McMaster-Carr will deliver to your door next morning the corresponding tap necessary to re-install your bead sight.

    The barrel mentioned in my story was cut from a 34-incher to a 20-inch-length on a $100 H&R single-shot 12-ga. made in 1940. Had my experiment failed, I wasn't out too much dough!


    [​IMG]

    [​IMG]


    :)
     
  15. romulus

    romulus Member

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    If you chop it off and use files and crocus cloth and all that stuff to beburr, how do you insure you have a trued barrel crown? Sounds like a bubba job. It may look good but the crown will not be true. I'd take the other advice given, trade it in for a police barrel or a 21" turkey barrel if that's what you want, but don't mess with a barrel crown
     
  16. Nickel Plated

    Nickel Plated Member

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    IF he wants to go through the hassle of advertising it, dealing with hagglers, shipping and all that nonsense. Plus if you just like the look of an 18" vent rib, I'm afraid you're not gonna find one of those anywhere except cutting it.

    It's a quick and easy process really. I did the same on my SXP for the same reason. I just like the look of a short barrel with a vent rib as opposed to a plain short barrel. And i had an extra 28" barrel sitting around that I wasn't using so might as well.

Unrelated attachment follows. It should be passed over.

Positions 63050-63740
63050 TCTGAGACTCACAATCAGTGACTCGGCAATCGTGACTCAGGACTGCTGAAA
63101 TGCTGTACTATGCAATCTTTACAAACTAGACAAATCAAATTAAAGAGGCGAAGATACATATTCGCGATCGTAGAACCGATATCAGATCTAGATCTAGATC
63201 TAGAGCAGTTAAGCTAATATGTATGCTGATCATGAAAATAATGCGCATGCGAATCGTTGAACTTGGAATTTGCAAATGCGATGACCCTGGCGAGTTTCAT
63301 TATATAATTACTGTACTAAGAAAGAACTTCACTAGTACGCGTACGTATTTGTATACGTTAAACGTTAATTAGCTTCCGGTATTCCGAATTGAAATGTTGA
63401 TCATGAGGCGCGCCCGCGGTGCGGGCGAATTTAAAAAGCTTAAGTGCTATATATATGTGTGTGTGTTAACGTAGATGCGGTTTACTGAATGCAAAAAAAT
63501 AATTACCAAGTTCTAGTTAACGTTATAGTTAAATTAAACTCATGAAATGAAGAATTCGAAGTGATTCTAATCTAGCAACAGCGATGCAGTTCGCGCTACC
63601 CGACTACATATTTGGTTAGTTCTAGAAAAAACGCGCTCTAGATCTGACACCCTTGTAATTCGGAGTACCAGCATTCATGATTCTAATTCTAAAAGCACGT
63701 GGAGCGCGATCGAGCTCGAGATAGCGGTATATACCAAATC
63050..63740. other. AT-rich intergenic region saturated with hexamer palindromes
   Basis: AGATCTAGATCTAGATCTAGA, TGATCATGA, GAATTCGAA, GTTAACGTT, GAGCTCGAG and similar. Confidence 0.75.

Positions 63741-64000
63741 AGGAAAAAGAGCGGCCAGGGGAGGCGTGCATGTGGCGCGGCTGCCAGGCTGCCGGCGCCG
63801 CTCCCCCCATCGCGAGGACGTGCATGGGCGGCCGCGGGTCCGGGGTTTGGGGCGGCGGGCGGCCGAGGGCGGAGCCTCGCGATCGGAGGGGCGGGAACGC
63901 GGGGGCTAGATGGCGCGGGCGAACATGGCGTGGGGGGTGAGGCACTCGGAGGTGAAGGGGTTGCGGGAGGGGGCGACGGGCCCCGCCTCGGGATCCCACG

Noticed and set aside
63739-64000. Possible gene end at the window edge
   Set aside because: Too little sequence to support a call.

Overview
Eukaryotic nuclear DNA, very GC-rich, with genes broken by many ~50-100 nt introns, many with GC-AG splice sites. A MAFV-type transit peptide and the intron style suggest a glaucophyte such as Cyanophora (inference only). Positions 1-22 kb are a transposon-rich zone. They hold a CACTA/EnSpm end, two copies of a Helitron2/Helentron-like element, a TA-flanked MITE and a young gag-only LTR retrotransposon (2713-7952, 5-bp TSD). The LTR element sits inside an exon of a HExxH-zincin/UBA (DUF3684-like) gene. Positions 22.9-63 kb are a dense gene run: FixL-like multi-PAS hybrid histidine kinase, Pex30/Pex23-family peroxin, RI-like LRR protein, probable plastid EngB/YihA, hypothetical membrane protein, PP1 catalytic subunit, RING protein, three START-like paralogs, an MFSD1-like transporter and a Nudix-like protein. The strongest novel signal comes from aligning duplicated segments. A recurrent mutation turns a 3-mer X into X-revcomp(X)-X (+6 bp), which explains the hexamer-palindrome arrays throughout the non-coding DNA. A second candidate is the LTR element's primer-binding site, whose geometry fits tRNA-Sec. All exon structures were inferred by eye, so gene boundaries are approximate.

So clamp it in a vice, measure, measure again, cut with hacksaw (I avoid power tools like grinders. They make the job go faster, but they also make mistakes happen faster) Then use some fine files and sandpaper to square it up and clean the edges.

    If you REALLY want 18.5" and it doesn't land on a vent rib post, you can just cut it there and then cut the vent rib back a bit to the next post so it ends slightly before the muzzle. That looks pretty cool too.

    There's no crowns on a shotgun barrel. As long as you file it down so there's no burrs sticking into the bore its good to go. Really, a shotgun barrel is just a straight tube this ain't rocket surgery. How do you think gunsmiths do it?
     
  17. romulus

    romulus Member

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    When I had mine done I don't know how it was cut, chopped, or otherwise shortened, but it was re-crowned. Brownells sells a tool for the purpose.
     
  18. BSA1

    BSA1 Member

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    Do it right and you won't come up short.

    I cut the barrel of my 870 many years ago to 21 or 22" (to lazy to go measure) and threaded for choke tubes. With a selection of chokes I have everything from Turkey, game bird and self defense.

    It currently is wearing a slug barrel for H.D. which also gives me a deer gun.
     
  19. Fred Fuller

    Fred Fuller Moderator Emeritus

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    By chance today I was unpacking a box of books in the course of moving to our retirement home. One of the books is a copy of Louis Awerbuck's early work, The Defensive Shotgun - Techniques and Tactics (C. 1989).